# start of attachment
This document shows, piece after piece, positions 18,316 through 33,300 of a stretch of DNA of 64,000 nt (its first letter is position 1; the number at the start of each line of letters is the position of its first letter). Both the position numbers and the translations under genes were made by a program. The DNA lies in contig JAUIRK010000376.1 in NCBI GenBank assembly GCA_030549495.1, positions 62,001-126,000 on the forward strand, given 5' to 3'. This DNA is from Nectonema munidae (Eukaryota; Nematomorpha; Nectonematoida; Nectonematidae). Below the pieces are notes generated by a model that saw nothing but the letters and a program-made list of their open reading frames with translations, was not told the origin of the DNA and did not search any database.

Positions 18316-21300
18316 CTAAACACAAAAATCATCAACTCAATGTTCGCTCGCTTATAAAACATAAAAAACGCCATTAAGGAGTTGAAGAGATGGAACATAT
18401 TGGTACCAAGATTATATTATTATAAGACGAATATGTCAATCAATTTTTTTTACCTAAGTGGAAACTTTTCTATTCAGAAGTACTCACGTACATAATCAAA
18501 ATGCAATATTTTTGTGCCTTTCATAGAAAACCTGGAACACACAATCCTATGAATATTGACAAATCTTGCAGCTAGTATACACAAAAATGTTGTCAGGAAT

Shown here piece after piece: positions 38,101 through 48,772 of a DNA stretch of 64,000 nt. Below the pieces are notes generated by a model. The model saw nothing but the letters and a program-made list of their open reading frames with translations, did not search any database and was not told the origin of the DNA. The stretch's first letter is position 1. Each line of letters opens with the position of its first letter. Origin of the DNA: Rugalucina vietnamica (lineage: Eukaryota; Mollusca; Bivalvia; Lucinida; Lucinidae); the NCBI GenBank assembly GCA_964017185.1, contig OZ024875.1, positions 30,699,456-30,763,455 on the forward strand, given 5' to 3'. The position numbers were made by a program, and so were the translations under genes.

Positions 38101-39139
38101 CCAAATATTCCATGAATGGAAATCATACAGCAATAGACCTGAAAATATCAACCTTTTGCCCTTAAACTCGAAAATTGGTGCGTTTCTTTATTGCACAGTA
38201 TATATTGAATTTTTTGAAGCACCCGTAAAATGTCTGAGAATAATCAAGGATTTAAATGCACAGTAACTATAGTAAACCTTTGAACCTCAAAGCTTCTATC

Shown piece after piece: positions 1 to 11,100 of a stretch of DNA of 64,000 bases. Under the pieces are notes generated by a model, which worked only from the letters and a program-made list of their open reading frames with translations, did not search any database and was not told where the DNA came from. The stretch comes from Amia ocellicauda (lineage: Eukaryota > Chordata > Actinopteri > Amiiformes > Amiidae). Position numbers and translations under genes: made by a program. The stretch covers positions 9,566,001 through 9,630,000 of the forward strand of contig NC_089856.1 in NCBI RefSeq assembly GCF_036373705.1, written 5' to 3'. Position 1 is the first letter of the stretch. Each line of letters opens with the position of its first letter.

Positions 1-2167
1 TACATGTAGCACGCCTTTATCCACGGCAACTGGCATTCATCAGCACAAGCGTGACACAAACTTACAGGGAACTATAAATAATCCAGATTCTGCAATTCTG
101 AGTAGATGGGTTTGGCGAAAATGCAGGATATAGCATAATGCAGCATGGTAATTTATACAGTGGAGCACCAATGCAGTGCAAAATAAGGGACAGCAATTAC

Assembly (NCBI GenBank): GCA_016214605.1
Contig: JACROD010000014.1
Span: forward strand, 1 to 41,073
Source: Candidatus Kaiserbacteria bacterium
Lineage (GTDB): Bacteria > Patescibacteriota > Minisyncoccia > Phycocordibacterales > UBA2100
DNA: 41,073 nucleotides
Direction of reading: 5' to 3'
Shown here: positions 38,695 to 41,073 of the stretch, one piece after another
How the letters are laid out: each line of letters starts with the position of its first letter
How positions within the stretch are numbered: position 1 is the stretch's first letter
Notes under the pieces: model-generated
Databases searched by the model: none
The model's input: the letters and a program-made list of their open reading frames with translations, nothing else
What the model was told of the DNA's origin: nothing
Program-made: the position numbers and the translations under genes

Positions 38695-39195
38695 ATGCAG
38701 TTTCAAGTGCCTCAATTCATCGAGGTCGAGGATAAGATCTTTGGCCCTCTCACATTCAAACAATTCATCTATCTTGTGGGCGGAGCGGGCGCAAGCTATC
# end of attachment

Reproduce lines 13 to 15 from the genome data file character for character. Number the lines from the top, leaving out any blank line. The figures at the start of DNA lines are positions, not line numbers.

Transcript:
101 AGTAGATGGGTTTGGCGAAAATGCAGGATATAGCATAATGCAGCATGGTAATTTATACAGTGGAGCACCAATGCAGTGCAAAATAAGGGACAGCAATTAC

Assembly (NCBI GenBank): GCA_016214605.1
Contig: JACROD010000014.1